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How the ‘Brat Pack’ Ended Up With Their Memorable Nickname

Steve Palace
(Photo Credit: Silver Screen Collection/Getty Images)

To this day, actors Emilio Estevez, Molly Ringwald, Rob Lowe, Demi Moore, Judd Nelson and others are associated with one catch-all name: The Brat Pack.

It’s looked back on fondly by movie fans, though the tag wasn’t exactly complimentary. In fact, the Brat Pack themselves weren’t impressed at their new handle. How did it all happen in the first place? Let’s light a few candles… sixteen ought to do it… and find out.

Surprise birth of a legend

David Blum is the man to blame for the Brat Pack phenomenon. He went to meet 23-year-old Emilio Estevez in 1985, reportedly to cover his activities as a filmmaker. Mental Floss refers to That Was Then… This Is Now, a drama Estevez was planning on writing/directing, not to mention starring in.

The angle shifted somewhat when Blum socialized with Estevez and met his showbiz friends. As described by the Washington Post, “It was a gluttonous meal, and someone joked that their gang should have a name.”

St. Elmo's Fire publicity still

St. Elmo’s Fire publicity still (Photo Credit: Sony Pictures, Columbia Pictures)

Sure, there was a writer in the room, but who cares? He was there to profile Emilio. Unfortunately, Blum was inspired by what he called “a roving band of famous young stars on the prowl for parties, women, and a good time.”

The word bratty appears to have played a part. Also, entitled. Sounds a little harsh. What led to this now-iconic definition of young talent? Mental Floss mentions how Estevez got himself a free viewing of the movie Ladyhawke: “For reasons not made entirely clear, he preferred not to have to pay for a ticket.” He “called the theater and politely asked for free admission.” Blum figured this to be the behavior of a brat.

Then there was the reported sight of young male actors drawing female attention and enjoying it. It was nothing controversial, and maybe something you’d see at any other nightspot. Still, it helped create an image in Blum’s mind.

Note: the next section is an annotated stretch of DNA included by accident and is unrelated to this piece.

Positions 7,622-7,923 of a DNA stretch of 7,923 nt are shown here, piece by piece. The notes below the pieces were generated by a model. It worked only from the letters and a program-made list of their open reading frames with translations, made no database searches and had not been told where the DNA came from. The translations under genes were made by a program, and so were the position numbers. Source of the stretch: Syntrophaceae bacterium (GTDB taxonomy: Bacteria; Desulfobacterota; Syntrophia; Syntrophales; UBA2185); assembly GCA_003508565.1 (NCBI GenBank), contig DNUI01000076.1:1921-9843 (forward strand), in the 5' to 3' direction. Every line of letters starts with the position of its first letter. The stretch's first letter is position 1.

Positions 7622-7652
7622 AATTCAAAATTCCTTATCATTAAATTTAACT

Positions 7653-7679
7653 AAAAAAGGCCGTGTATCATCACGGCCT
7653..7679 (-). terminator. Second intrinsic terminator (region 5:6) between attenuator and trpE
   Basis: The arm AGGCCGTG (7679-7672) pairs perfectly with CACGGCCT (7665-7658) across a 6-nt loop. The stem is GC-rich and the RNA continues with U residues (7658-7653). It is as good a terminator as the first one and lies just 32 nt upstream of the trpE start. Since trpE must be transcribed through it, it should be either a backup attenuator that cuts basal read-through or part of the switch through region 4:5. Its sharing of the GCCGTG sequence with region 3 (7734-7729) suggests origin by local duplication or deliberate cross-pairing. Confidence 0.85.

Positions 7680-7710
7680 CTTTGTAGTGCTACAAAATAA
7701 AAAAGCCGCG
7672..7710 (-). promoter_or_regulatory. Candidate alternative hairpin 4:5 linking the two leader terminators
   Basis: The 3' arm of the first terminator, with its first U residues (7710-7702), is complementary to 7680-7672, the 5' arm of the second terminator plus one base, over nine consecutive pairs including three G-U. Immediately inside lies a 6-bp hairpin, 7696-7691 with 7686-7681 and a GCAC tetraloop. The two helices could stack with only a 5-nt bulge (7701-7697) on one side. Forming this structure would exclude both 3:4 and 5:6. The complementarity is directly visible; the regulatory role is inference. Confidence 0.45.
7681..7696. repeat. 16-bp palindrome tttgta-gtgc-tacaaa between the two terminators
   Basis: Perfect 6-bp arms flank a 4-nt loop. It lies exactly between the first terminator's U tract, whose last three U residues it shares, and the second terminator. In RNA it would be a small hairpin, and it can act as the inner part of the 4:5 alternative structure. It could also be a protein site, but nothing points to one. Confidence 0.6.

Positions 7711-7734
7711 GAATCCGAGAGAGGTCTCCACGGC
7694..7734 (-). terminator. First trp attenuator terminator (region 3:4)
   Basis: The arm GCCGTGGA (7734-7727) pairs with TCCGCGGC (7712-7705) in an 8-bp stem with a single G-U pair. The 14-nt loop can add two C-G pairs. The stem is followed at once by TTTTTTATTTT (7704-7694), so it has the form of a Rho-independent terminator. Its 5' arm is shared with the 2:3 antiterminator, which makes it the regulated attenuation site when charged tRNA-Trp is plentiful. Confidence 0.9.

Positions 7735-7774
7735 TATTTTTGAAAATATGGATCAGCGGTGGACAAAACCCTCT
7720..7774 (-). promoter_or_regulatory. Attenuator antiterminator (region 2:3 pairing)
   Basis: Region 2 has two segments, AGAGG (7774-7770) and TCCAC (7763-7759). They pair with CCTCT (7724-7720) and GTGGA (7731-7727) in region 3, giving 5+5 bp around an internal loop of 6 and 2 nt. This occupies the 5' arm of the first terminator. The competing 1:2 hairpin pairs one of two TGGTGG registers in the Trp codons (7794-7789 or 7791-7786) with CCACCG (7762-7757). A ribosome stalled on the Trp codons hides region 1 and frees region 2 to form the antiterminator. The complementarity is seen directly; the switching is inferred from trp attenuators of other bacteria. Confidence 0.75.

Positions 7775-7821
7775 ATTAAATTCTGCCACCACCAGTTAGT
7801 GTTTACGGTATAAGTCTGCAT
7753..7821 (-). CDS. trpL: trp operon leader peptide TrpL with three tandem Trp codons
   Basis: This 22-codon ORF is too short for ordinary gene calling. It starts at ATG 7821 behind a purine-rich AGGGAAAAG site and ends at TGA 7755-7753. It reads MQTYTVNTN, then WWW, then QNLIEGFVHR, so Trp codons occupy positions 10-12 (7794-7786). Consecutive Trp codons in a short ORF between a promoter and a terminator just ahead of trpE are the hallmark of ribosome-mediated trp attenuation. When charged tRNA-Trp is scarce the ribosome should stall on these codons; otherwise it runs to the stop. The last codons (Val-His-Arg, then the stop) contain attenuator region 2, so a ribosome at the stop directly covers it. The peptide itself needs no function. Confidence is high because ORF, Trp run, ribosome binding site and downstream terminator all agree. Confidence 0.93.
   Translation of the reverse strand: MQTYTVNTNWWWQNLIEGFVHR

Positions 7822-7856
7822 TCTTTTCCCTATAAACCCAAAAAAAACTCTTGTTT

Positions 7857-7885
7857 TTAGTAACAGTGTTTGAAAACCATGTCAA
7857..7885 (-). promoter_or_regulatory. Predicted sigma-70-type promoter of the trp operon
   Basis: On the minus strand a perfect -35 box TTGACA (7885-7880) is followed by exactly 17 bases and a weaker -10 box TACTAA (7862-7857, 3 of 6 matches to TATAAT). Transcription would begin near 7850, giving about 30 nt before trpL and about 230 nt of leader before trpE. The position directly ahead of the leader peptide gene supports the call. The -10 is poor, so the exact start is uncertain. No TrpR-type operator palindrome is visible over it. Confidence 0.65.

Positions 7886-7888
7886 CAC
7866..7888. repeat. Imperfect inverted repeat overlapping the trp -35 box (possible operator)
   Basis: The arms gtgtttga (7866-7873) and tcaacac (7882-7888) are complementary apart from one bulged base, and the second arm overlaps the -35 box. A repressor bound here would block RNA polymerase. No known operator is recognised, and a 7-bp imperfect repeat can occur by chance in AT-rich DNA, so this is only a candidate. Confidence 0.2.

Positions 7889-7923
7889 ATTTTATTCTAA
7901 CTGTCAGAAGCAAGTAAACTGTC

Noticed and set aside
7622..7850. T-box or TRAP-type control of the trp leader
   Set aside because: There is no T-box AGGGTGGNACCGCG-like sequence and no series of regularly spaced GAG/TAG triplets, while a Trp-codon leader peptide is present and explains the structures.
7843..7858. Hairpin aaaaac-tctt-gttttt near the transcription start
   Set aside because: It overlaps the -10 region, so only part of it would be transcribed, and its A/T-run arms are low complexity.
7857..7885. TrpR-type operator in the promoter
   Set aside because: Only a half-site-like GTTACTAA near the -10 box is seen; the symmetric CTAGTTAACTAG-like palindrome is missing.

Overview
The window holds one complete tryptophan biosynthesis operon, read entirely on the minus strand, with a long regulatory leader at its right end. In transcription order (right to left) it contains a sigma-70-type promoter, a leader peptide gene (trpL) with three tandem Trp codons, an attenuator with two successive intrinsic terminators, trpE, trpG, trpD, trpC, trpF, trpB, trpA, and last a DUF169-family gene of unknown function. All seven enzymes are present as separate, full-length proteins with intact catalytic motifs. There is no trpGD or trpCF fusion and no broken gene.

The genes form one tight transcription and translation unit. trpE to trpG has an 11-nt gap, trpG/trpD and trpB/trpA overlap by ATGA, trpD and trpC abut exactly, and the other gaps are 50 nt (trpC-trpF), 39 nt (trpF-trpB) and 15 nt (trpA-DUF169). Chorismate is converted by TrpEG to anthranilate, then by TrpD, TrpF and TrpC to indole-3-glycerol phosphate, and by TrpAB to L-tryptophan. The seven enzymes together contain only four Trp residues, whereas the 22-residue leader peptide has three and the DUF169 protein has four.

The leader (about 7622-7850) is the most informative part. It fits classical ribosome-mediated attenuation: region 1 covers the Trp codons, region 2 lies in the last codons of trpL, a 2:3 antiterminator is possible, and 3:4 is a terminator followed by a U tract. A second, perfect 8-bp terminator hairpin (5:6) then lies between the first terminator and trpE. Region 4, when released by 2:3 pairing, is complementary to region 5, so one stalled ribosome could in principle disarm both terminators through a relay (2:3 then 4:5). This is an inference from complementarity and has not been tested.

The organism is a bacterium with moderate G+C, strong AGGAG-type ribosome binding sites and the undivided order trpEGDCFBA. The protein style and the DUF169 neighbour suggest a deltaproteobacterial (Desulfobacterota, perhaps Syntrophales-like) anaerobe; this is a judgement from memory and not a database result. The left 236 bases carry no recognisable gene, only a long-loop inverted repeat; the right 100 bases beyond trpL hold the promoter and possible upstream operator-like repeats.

'The Breakfast Club' cast promotional photo

‘The Breakfast Club’ cast poses for a promotional shot (Photo Credit: Universal Studios)

Brat Pack assemble!

Two years later, Blum wrote a piece for the Los Angeles Times, outlining exactly where the name “Brat Pack” came from.

A writer friend had quipped about being a member of the “Fat Pack,” due to his work-related habit of visiting restaurants. “I was ruminating on this,” Blum recalled “and suddenly the phrase ‘Brat Pack’ came to mind. I wouldn’t call it an inspiration exactly.”

Blum was proud of himself at the time, though went on to regret coining it. Frank Sinatra’s party-loving Rat Pack also fueled the description.

the cast of 'The Breakfast Club' pose in front of red lockers

Molly Ringwald, Emilio Estevez, Anthony Michael Hall, Ally Sheedy and Judd Nelson in ‘The Breakfast Club’ (Photo Credit: Universal Studios)

The Pack bites back

The piece made the cover of New York Magazine. Rob Lowe, Judd Nelson and Emilio Estevez were featured, looking kind of goofy. It could almost have been the poster for a teen comedy. Sadly, it was some real guys larking around, with no idea they’d become national news.

Estevez made his feelings crystal clear, calling up Blum and accusing him of ruining his life! Nelson’s reaction was even more direct, revealing that he felt like attacking Blum at the time.

From there on in, the supposedly tight-knit collection of stars was known as The Brat Pack. And their contribution to movies under that unwelcome brand has passed into history.

Emilio Estevez and Demi Moore

Emilio Estevez and Demi Moore during Emilio Estevez and Demi Moore Sighting at the Plitt Theater in Los Angeles – December 10, 1986 at Plitt Theater in Los Angeles, California, United States. (Photo Credit: Ron Galella/Ron Galella Collection via Getty Images)

Career highlights

Sixteen Candles, St. Elmo’s Fire, The Outsiders, Pretty In Pink… these instantly recognizable titles are still on shelves today. The Breakfast Club is probably the most memorable of the bunch, with its themes of not fitting in and teen insecurity. The poster captured the public’s imagination, even being spoofed by the Texas Chainsaw Massacre sequel!

As for That Was Then… This Is Now, it was released with Emilio Estevez as writer and star. Christopher Cain directed from S.E. Hinton’s novel. The film wasn’t a box office success but Estevez later garnered acclaim as a director himself. 21st century releases The Way (starring father Martin Sheen) and The Public received good reviews.

cast of 'That Was Then... This Is Now'

‘That Was Then… This Is Now’ publicity still (Photo Credit: Paramount Pictures)

More from us: These Brat Pack Film Facts Have Us Feeling Major ’80s Nostalgia

Estevez also returned to one of his popular roles, in the Disney+ series of The Mighty Ducks. He’s also working on a third installment of the Young Guns franchise. As for the other members of this dubiously-named squad, they’re still very much working in movies and TV. Not bad for a bunch of so-called Brats!